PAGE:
Simon Slavin wrote: > > It is not expected that you’ll try to run ANALYZE while a database is in use. > It’s intended for offline-maintenance.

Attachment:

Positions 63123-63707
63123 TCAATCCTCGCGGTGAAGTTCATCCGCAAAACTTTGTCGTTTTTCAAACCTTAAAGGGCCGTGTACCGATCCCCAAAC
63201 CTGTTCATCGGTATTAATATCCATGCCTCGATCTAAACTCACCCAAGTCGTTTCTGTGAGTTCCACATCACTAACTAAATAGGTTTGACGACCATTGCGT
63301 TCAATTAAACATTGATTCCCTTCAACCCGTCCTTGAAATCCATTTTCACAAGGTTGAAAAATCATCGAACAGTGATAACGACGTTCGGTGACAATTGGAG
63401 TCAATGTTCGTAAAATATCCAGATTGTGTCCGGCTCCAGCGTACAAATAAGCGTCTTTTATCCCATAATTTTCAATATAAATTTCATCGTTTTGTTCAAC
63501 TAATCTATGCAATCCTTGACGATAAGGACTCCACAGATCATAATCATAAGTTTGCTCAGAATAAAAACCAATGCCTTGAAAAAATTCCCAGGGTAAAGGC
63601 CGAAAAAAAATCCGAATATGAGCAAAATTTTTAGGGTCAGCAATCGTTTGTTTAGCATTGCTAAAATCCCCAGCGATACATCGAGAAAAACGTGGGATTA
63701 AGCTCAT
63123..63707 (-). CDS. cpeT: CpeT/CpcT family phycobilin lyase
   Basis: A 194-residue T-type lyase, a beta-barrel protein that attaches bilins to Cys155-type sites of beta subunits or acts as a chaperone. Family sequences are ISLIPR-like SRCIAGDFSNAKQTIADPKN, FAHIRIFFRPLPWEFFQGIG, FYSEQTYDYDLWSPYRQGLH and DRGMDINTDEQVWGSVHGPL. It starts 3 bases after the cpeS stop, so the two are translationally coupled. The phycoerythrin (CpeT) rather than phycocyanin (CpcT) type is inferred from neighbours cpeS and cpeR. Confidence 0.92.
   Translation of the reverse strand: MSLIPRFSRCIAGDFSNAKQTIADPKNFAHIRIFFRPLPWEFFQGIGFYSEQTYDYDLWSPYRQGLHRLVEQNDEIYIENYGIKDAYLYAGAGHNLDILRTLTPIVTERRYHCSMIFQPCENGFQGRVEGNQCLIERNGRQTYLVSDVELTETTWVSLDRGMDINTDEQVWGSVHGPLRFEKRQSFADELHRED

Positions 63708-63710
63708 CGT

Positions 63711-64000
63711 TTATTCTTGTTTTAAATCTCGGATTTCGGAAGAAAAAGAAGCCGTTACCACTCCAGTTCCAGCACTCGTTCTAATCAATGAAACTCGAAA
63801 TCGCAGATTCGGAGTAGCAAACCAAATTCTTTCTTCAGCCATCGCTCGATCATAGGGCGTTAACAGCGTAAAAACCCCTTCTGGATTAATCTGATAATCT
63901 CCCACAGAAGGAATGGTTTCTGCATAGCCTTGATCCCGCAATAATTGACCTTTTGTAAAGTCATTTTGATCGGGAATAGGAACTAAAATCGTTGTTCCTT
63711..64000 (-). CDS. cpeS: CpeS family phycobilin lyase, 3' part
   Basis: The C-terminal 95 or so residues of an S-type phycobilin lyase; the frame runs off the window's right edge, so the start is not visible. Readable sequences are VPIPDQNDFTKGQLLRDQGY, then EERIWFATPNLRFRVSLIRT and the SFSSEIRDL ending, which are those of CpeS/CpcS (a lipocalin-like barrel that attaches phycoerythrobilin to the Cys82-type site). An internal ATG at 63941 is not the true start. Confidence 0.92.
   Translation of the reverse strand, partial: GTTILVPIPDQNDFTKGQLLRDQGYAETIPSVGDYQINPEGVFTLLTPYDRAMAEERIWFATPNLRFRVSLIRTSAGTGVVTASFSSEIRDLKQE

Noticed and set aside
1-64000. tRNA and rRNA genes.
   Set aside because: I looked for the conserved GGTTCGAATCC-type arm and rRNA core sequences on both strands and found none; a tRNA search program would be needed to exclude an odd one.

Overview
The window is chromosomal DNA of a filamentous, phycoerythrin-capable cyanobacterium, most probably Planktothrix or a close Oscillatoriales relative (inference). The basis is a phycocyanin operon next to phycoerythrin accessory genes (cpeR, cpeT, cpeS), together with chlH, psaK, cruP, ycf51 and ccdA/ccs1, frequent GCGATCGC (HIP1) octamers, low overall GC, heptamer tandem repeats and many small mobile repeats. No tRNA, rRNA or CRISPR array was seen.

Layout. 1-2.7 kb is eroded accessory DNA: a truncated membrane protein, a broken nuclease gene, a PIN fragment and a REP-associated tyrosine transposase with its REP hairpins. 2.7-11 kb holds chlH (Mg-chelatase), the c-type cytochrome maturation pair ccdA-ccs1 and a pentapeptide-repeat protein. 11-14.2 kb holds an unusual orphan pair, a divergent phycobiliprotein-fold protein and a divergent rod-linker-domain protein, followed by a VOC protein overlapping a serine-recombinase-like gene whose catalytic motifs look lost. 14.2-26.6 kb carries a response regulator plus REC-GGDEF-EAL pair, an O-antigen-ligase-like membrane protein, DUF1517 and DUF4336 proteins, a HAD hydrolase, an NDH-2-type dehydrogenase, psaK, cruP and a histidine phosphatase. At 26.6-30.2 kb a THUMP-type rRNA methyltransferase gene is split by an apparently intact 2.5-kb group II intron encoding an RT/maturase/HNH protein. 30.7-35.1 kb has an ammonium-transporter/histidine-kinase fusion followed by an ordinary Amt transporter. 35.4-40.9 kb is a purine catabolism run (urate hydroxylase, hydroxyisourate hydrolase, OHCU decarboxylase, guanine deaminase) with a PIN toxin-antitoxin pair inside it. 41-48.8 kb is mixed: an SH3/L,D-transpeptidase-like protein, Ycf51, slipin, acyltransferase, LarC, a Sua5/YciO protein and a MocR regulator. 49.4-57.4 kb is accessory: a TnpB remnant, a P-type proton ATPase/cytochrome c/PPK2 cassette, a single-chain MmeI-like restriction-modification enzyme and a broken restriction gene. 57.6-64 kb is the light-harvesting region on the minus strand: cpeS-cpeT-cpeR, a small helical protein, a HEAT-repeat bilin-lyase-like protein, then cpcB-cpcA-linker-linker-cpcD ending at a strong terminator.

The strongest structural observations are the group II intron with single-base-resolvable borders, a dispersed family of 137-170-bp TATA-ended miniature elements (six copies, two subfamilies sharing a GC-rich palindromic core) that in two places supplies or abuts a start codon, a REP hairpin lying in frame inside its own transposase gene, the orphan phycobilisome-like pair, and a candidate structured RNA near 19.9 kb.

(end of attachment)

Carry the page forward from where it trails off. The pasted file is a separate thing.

“Offline maintenance” is for servers 😝 I suspect it’s not relevant to the majority* of use cases for SQLite, like user-facing applications and embedded systems. Personally, I’ve never used SQLite in circumstances where I could predict when the database would be idle, since it could be triggered by either user or network activity. > So why not work around the whole process ? On your development system, > create a database with plausible data in. Run ANALYZE. Then copy all the > tables named "sqlite_stat*" into a new database. That’s an interesting idea. I’ve been assuming that ANALYZE was dependent on the exact contents of the database, but if its results can be canned and applied to new databases, that’s a good optimization. I’m just a bit wary because this isn’t documented anywhere, and generally one is warned against writing to `sqlite_*` tables. I’d rather have some official blessing of this technique before I consider using it. —Jens * I have no idea what the breakdown of SQLite use cases is. (Does anyone?) But I know it’s ubiquitous in desktop apps (at least on MacOS), mobile apps, etc. which is where I’ve used it. And servers are probably using MySQL, Postgres, Couchbase, MongoDB, etc. _______________________________________________ sqlite-users mailing list email@example.com http://mailinglists.sqlite.org/cgi-bin/mailman/listinfo/sqlite-users